Through Mumbai Monochrome, a collection of photographs that capture the cityscape in all its moods, Kelkar places dead centre the people who have made this much talked about city an energetic, complex and multicultural metropolis simply by way of their quotidian lives and occupations.
Bangladeshi photographer Shahidul Alam has used his camera for 35 years as a tool to advance social justice. He began by documenting street protests in Dhaka, the capital, in the mid-1980s, making pictures in the tradition of the Magnum photographers, especially Henri Cartier-Bresson. But over time, he pushed against the natural constraints of a medium that registers what is seen, so that he might illuminate what is suppressed or has vanished.
Pulitzer Prize-winning photojournalist Richard Drew on his 9/11 image Falling Man, and documenting history
The Pulitzer Prize winning photographer Richard Drew, currently in Hyderabad for the Indian Photography Festival, spoke with this correspondent about the fateful day when he shot the image now known globally as “The Falling Man”.
In photos from Pathshala Institute, depictions of faith, community and nature in Indian subcontinent
Firstpost got in touch with a few student photographers from Pathshala and examined their work, themes and perspectives in light of the crisis faced by the institute last year with the arrest of their founder and award-winning photojournalist Shahidul Alam.
Walter Bosshard was the first European photojournalist to reach Mao Zedong. He is also known for his striking intimate portraits of Gandhi
TEDxGateway 2018: Raghu Rai, Shanta Rau Barriga, Gitanjali Rao, others share transforming ideas at 10th edition of the event
One of the speakers at TEDxGateway 2018, photojournalist Raghu Rai said, “If journalism is the first draft of history then photo journalism is the witness to that history."
This is how Holocaust began: Arundhati Roy writes to Bangladeshi photojournalist Shahidul Alam, compares situation to India
Dear Shahidul, I believe the tide will turn. It will. It must. This foolish, shortsighted cruelty will give way to something kinder and more visionary. This particular malaise, this bout of ill-health that has engulfed our planet will pass.
“I still hear the voices of the victims in my head,” says photojournalist Praveen Jain, of shooting photographs of the Hashimpura massacre
Kulwant Roy's photographs offer an intimate portrait of the Indian freedom struggle and feature national heroes like Mahatma Gandhi, Jawaharlal Nehru and Sardar Vallabhbhai Patel among others.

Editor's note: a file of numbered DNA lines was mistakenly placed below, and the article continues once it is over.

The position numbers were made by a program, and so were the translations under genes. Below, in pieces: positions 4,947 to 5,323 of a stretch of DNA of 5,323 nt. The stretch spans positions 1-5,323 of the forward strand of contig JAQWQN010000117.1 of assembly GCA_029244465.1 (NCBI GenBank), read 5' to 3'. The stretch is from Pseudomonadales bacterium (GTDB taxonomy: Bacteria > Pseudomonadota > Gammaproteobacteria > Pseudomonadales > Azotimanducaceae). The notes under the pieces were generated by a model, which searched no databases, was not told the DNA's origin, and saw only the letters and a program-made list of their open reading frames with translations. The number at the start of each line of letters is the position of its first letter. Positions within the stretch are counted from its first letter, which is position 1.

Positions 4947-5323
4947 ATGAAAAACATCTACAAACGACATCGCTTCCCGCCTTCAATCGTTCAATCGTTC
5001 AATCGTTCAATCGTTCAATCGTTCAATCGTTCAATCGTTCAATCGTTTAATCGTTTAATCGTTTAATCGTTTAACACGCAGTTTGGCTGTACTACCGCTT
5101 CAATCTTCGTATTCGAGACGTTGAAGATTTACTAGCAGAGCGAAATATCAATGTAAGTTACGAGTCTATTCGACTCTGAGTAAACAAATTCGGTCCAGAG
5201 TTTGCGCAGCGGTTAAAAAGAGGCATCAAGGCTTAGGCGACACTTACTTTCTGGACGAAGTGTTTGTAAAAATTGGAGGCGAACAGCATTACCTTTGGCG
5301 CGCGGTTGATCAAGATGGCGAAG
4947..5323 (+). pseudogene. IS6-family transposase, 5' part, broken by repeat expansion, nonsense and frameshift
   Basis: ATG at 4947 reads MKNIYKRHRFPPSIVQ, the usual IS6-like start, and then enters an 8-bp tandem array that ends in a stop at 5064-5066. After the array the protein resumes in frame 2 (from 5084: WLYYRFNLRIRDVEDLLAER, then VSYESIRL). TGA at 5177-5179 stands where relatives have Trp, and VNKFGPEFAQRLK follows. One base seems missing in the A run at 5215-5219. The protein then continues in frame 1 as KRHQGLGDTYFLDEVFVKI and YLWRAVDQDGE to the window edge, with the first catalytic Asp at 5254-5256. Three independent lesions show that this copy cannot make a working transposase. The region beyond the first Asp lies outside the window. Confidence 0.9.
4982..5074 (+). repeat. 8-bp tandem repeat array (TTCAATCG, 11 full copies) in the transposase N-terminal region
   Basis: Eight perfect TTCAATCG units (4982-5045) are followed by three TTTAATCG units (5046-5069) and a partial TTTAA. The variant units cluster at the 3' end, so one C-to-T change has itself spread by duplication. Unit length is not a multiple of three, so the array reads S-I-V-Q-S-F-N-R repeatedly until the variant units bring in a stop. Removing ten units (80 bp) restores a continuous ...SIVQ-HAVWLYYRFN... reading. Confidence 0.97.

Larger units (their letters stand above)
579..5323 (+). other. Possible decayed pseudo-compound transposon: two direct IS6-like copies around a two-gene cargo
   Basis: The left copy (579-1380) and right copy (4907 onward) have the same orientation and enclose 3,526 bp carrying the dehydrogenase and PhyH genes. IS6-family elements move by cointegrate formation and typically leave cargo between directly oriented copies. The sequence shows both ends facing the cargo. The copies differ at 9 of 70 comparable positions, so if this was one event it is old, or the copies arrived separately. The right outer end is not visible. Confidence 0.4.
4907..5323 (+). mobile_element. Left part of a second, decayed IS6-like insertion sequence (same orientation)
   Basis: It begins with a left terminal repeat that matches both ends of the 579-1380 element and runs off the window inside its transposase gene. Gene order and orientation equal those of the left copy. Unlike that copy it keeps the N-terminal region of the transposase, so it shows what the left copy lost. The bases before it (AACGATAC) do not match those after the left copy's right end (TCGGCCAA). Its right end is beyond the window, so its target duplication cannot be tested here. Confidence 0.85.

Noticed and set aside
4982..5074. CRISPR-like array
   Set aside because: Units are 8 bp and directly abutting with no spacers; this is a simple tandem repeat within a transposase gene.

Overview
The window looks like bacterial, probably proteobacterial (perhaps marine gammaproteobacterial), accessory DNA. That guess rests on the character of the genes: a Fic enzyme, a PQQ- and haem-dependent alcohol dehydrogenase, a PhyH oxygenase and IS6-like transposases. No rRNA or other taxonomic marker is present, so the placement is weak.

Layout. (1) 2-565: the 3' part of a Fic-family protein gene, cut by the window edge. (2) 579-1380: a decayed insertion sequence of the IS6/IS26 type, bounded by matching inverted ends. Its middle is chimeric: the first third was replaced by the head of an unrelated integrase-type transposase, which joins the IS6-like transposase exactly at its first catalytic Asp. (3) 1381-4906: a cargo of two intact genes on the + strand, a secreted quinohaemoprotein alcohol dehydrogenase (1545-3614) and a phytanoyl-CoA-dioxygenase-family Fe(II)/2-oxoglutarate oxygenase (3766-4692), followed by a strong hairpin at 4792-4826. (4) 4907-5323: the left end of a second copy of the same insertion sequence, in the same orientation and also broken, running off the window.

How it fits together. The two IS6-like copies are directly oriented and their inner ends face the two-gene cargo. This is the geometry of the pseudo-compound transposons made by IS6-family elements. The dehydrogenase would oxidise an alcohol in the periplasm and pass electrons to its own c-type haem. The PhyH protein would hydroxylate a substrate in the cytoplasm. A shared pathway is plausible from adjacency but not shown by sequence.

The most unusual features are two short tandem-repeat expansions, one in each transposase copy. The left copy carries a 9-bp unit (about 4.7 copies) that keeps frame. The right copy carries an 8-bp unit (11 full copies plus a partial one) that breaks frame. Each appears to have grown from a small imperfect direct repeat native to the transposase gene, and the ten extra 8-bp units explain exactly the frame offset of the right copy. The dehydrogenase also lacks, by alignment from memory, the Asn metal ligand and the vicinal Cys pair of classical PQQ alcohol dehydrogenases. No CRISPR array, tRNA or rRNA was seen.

From fear of reprisals to physical violence, Indian photojournalists detail challenges that dog their work
In India, photojournalists spoke out about the need to release Shahidul Alam immediately, and to shine a light on the conditions in which they work, and the challenges they often face.
Bangladeshi photographer on row over 'indecent' photo of couple kissing: 'Didn't see anything obscene in the act'
Photographer Jibon Ahmed's colleagues thrashed him, citing the reason that he had 'disrespected' his profession by taking this 'indecent' photograph
Italian photographer and World Press Photo Foundation criticised for 'poverty porn' series shot in India
As a part of a 'take-over', photographer Alessio Mamo posted pictures from his series on hunger in India to World Press Photo's Instagram account. He took pictures of people in poverty-stricken areas posing in front of fake food
Boarding freight trains and huddled with their few belongings — snapshots of migrants on the move in Mexico
Google Doodle celebrates 104th birth anniversary of India's first woman photojournalist, Homai Vyarawalla
Homai Vyarawalla is credit to document some of the most iconic moments in India's modern history — hoisting of the Indian flag at Red Fort on 15 August, 1947; departure of India's last viceroy Lord Mountbatten; arrival of Dalai Lama on Indian land from Chinese borders in 1959 and many more.
Photojournalist Javeed Shah tracked pilgrims who were undertaking the Amarnath Yatra a mere week after the terror attack of 10 July. See his photo essay here:
The Souvid Datta plagiarism controversy poses questions about not just what ails photojournalism, but also us — a society desensitised to disturbing imagery